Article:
180 drivers' jobs threatened following Tesco reshuffle
Union leaders have accused superstore chain Tesco of ‘burying its head in the sand’, after 183 distribution jobs have come under threat at its Doncaster distribution centre.
In a move to cut costs, Tesco recently transferred the centre’s operations to Eddie Stobart Ltd (ESL), which took over the distribution centre in August. A month after the transfer, ESL issued 183 Tesco drivers with 90 days notice of termination of employment, and cannot guarantee the drivers will be re-employed.
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The distribution company claims that the decision was only made after a “thorough review” by ESL, who has decided to carry out all collections and deliveries using its existing resources.
This decision was criticised by Unite the Union, which said it’s members were “very angry” at the proposals.
ESL will now carry out a 90-day consultation period which will involve the lorry drivers previously employed at the distribution centre.
Speaking to the BBC, David Pickering, Eddie Stobart's managing director, said the company was reorganising its operations "to achieve a cost-effective, efficient and sustainable solution while still delivering an excellent standard of service”.
He said the firm would do "everything it can" to help affected employees at the Doncaster distribution centre to find alternative posts within the Stobart group.
Drivers who previously worked for Tesco have already accepted a pay cut, and have allegedly lost access to Tesco shares and pension.
In an online statement, the Unite national officer for retail distribution Matt Draper said: “Unfortunately, we thought this is the action that ESL would take. The scale of the job losses will be grim news for Doncaster – a town already badly hit by the government-induced recession.
Unite went on to criticise grocery giant Tesco’s, claiming that the company ‘would have been aware that this might happen.
“Tesco makes great play of being a good corporate citizen – today that has been shown to be a shallow pretence,” said Draper.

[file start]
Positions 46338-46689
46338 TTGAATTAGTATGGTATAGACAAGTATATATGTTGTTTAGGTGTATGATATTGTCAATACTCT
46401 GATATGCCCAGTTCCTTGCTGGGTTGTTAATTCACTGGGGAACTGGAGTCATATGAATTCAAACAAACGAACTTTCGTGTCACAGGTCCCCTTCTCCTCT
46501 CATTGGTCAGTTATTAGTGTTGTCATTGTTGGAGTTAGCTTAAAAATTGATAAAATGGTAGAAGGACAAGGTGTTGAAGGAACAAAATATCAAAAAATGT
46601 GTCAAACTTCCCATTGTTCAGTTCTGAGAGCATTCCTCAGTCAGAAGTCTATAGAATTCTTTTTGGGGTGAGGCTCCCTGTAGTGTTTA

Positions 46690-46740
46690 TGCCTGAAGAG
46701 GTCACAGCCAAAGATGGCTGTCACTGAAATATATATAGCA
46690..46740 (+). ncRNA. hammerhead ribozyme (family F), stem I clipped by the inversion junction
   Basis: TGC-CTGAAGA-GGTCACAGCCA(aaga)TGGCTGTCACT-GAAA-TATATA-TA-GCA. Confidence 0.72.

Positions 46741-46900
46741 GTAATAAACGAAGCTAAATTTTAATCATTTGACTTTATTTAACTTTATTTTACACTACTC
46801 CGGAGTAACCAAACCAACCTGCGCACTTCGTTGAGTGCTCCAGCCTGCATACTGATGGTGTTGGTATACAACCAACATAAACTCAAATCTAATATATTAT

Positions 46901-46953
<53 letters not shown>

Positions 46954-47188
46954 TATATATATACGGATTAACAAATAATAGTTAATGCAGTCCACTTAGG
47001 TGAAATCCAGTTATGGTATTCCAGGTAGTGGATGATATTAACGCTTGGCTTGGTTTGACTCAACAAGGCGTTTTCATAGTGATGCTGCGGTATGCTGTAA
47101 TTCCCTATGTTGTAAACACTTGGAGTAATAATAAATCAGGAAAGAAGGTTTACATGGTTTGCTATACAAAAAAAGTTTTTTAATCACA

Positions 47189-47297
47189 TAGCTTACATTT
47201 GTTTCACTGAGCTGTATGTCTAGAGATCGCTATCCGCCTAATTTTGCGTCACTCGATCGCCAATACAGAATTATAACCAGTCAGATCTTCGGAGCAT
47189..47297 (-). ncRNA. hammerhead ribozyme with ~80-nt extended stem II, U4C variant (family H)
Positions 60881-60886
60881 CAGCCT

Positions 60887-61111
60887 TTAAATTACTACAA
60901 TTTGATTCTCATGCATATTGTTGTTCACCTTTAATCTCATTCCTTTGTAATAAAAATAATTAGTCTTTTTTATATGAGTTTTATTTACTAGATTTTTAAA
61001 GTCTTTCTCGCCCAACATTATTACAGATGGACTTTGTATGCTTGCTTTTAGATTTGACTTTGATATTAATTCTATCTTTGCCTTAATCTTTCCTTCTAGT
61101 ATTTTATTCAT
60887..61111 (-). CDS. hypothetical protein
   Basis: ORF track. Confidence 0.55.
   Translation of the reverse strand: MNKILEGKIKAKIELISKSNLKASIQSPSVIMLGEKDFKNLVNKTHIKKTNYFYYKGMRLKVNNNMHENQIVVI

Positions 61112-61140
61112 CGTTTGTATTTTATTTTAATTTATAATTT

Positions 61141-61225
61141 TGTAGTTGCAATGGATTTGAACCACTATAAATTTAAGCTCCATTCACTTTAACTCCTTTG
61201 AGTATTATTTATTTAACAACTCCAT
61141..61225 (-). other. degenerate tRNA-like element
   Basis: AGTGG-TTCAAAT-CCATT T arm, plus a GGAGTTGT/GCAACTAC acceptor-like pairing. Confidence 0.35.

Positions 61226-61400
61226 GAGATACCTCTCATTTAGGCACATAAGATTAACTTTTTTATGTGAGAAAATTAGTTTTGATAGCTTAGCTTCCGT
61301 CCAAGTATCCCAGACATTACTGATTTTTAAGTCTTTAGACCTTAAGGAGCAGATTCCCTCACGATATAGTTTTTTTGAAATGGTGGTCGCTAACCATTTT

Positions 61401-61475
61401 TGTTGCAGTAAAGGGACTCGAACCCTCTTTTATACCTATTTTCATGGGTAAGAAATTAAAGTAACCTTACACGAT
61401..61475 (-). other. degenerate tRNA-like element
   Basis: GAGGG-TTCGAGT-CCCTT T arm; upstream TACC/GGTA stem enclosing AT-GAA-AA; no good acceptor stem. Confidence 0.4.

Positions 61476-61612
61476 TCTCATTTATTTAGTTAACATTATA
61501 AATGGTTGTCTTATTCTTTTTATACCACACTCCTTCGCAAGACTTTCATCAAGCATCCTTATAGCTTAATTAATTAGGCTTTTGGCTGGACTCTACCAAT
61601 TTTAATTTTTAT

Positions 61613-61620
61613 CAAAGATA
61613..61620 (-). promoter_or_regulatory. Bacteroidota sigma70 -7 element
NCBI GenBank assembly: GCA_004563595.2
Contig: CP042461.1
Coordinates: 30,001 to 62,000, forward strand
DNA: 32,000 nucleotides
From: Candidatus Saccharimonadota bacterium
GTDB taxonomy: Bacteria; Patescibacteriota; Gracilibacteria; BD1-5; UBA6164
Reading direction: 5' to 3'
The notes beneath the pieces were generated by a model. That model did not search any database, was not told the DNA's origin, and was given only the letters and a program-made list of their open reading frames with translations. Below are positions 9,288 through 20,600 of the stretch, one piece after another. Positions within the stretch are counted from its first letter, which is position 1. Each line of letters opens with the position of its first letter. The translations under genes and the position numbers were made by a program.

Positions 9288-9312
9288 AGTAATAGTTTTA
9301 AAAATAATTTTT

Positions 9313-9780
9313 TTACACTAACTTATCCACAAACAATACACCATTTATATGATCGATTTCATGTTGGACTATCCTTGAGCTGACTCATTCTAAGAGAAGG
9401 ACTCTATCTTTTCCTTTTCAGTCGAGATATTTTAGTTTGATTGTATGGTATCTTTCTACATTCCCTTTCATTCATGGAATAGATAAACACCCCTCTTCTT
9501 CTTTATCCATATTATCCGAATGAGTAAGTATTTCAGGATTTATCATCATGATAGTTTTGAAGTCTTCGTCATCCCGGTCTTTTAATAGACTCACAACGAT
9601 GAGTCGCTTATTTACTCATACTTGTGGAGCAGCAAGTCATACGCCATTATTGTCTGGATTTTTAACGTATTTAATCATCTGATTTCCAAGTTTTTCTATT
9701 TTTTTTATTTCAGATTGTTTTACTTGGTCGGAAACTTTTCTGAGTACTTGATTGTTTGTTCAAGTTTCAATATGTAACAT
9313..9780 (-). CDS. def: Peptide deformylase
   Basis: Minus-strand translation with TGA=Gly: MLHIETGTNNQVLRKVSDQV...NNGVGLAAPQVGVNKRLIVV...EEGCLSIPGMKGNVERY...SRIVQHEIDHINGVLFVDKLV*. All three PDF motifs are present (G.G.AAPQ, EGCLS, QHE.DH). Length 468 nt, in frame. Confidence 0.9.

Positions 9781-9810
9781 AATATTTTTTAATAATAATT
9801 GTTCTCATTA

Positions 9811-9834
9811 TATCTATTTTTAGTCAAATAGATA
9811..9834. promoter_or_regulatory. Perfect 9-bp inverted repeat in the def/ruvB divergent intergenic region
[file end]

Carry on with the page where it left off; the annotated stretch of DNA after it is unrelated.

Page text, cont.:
Elon Musk's Boring Co. planning wider tunnels for freight
Elon Musk’s drilling outfit The Boring Company could be shifting its focus towards subterranean freight and logistics solutions, according to reports.
A Boring Co. pitch deck seen and shared by Bloomberg depicts plans to construct wider tunnels designed to accommodate shipping containers.
Founded by Tesla CEO Musk in 2016, the company initially stated its mission was to offer safer, faster point-to-point transport for people, particularly in cities plagued by traffic congestion. It also planned longer tunnels to ferry passengers between popular destinations across the US.
The Boring Co. completed its first commercial project earlier this year in April. The 1.7m tunnel system is designed to move professionals between convention centres in Las Vegas using Tesla EVs. It says the Las Vegas Convention Centre Loop can cut travel time between venues from 45 minutes to just two.
Boring Co.'s new freight tunnels
The Boring Co.'s new tunnel designs would allow freight to be transported on purpose built platforms, labelled as “battery-powered freight carriers”. The document shows that, though the containers could technically fit within its current 12-foot tunnels, wider tunnels would be more efficient. Designs for a new tunnel, 21 feet in diameter, show that they can comfortably accommodate two containers side-by-side, with a one-foot gap between them.
The Boring Co.’s new drilling machine, dubbed Prufrock, can tunnel at a rate of one mile per week, which is six times faster than its previous machine, and is designed to ‘porpoise’ - mimicking the marine animal by ‘diving’ below ground and reemerging once the tunnel is complete.
Tesla’s supply chain woes
Tesla is facing its own supply chain and logistic issues. The EV manufacturer has raised the price of its vehicles, with CEO Musk confirming the incremental hike was a result of “major supply chain pressure”. Musk replied to a disgruntled Twitter user, confused as to why prices were rising while features were being removed from the cars, saying the “raw materials especially” were a big issue.
Car manufacturing continues to be one of the industries hit hardest by a global shortage in semiconductor chips. While China’s chip manufacturing levels hit an all-time high in May, and the US is proposing a 25% tax credit for chip manufacturers, demand still outstrips supply. Automakers including Volkswagen and Audi have again said they expect reduced vehicle output in the next quarter due to a lack of semiconductors, with more factory downtime likely.
Top Image credit: The Boring Company / @boringcompany